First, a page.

Let us play a game. Take a few random alphabets and rearrange them into a word that makes sense… then make another one… and another one… I generally find that anagrams make me less fearful of even the most fearsome words. I chose A-E-F-R and one of the words that I made, was FEAR. Now this happened quite a few years ago, so let me first tell you why I played this game.
I was in junior school then and was known as ‘darpok’ or the one who is forever afraid. Being afraid did seem reasonable to me and I can tell you I did see witches and other evil outlines in the shadows. ‘It is your imagination playing with you,’ I was told by everyone, ‘and this is surely because of all these story-books that you keep reading all the time.’ I did wonder if it was correct to blame mere stories, but then I also realised that words could do anything.
It was during this phase when going out in the dark was awful, that fate brought me near a school-mate who was called the ‘fearless Nadira’ of our class. Benita Dunn, even in Class III, was the sort who had gone into the dense thicket of trees just behind our school and came back alive to report that there were not more than fifty trees there and most had lovely red flowers on them. We didn’t believe her, of course, and still continued discussing the tigers and the lions that could be lurking in the shadows there.
‘I know there is some big animal there,’ said Brijender, another class-mate who had once entered that forest but had jumped out sweating after just a few seconds. He had managed to get our respect for this of course, and so used to sit next to Benita in class. Let’s say, Benita had allowed him to sit next to her.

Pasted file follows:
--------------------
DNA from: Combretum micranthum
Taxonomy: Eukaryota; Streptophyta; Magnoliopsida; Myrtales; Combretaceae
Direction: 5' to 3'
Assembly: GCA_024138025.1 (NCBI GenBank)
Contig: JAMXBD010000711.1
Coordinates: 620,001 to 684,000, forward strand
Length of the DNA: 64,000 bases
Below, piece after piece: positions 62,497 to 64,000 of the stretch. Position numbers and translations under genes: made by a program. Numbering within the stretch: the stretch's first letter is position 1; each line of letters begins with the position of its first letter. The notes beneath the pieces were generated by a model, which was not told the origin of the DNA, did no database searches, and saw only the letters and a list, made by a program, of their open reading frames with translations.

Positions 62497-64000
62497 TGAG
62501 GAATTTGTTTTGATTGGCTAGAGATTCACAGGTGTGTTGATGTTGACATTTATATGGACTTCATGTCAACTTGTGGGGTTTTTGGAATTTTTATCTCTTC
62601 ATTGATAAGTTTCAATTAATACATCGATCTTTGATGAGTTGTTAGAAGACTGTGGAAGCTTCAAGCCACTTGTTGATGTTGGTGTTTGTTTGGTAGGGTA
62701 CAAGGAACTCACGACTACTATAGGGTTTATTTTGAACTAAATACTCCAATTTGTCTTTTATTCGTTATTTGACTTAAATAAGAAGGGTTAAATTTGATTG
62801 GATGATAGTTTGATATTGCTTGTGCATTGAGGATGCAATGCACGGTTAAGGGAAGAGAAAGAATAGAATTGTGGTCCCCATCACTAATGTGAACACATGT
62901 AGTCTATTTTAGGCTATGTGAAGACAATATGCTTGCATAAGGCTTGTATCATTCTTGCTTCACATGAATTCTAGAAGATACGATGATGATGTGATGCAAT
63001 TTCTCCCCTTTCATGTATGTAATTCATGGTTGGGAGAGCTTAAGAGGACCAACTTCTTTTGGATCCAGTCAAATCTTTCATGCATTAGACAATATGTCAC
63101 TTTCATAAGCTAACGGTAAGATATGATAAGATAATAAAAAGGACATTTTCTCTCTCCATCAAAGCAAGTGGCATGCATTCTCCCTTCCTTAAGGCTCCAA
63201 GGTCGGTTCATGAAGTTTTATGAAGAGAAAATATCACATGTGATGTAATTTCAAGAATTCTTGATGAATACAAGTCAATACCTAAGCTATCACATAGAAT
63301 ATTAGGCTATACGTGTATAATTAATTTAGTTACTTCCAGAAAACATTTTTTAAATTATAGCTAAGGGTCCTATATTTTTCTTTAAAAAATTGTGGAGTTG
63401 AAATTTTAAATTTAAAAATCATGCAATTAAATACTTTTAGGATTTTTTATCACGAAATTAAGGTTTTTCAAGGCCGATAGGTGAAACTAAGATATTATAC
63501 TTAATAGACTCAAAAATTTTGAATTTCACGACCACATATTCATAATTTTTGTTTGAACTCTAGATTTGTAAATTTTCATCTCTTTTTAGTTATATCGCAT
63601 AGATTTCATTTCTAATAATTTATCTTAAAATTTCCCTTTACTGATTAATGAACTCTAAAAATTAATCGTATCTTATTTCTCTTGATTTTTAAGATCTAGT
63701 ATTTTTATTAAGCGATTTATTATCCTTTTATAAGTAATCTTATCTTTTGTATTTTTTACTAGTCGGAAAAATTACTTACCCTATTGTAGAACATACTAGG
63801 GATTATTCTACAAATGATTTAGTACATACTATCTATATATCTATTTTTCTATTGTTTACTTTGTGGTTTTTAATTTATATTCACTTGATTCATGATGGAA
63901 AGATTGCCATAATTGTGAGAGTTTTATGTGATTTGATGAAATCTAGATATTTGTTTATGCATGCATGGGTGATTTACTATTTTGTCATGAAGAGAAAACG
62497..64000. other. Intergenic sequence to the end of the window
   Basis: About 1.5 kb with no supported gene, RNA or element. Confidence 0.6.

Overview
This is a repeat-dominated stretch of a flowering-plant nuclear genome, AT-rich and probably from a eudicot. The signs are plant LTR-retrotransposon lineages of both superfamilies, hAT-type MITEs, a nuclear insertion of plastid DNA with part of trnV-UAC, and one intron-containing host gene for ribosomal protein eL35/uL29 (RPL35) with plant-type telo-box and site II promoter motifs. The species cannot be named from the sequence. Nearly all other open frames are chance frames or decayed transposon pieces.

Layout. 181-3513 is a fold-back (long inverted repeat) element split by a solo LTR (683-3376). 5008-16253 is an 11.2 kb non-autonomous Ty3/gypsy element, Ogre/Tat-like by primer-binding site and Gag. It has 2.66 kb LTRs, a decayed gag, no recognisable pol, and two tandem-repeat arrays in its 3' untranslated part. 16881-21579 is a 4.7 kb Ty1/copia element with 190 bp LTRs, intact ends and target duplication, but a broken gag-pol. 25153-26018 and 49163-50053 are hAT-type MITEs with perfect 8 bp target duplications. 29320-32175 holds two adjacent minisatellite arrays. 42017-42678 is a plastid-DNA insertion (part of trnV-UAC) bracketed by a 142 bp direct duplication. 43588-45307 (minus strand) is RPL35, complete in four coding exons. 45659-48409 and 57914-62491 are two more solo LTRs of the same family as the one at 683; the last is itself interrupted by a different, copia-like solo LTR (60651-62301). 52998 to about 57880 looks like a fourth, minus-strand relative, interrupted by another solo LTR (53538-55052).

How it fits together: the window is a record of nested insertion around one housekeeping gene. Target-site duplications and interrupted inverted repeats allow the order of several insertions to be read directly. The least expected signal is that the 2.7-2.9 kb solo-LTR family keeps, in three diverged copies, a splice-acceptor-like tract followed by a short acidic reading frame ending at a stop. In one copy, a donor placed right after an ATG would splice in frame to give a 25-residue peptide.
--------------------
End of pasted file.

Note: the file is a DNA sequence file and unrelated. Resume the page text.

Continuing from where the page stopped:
During one such day, our teacher asked me to collect a few shoe-flowers from the wild patch behind the school. She wanted to tell us something interesting in a flower. I went pale and was unable to even stutter out my denial. During lunch-break, Benita came over and said, ‘So you’ll be entering the forest today, eh?’
‘Must I?’ I answered and my look conveyed that I would be only too happy to let her go in and get the flowers.
But Benita was in no mood for this helpful gesture and said, ‘We will all stand outside that forest and clap when you return.’ The entire class agreed and we trooped towards the most fearsome area around our school. On reaching, I simply sat on the ground and refused to get up and go in. ‘I can’t. I can see a lot of witches waiting for me… and I can even hear their cruel whispers.’
‘There are no witches in there and the cruel whispers that you hear are just leaves rustling,’ said Benita. It was at this point that she took out a notebook and a pencil and asked me write A-E-F-R. I did that.
‘Now make a word with these alphabets,’ ordered Benita. I thought for a while and wrote FARE. ‘Can you think of another word now?’ goaded Benita. I then wrote: FEAR. The others were looking at what we were doing and were seemingly puzzled. Making words didn’t somehow seem like magic. But then Benita pointed towards the second word and said, ‘Look at this word. Do you see witches dancing in it?’
‘No,’ I said.
‘Are there tigers or lions staring at you from the alphabets?’
‘No,’ I said.
‘Then you don’t fear this word. Right?’
‘Yes,’ I said, ‘I somehow like this word.’ And saying this, I simply got up and walked towards the trees. I entered the forest that day and did collect the flowers that I asked to. But more importantly, I lost my fear of fear. Thanks to the word game. Thanks to Benita.
I must add here that I also began entering dark rooms after this. I volunteered to also go to the terrace and switch on the lights as my mother followed me there. Not that I stopped enjoying my story-books… I still loved reading those fantasy tales and loved being in my own world of imagined characters. The truth is that I started interacting with these weird characters that I imagined and in a few years, wrote my first short-story too.
The important thing though is that fear was no longer fearsome for me… and I realised this the day I went up on the stage to recite a long poem for an elocution contest in school. All others were jittery and some had stage fears that made them clamp up as soon as they reached there… but I just went up, recited my poem… and even got my first elocution prize. The truth is that fear had stopped making me afraid.
So if you have fear plaguing you, just take these four magical alphabets A-E-F-R and make as many words as you can. Look at what you have written… and lose your fear of fear.
14 December 2014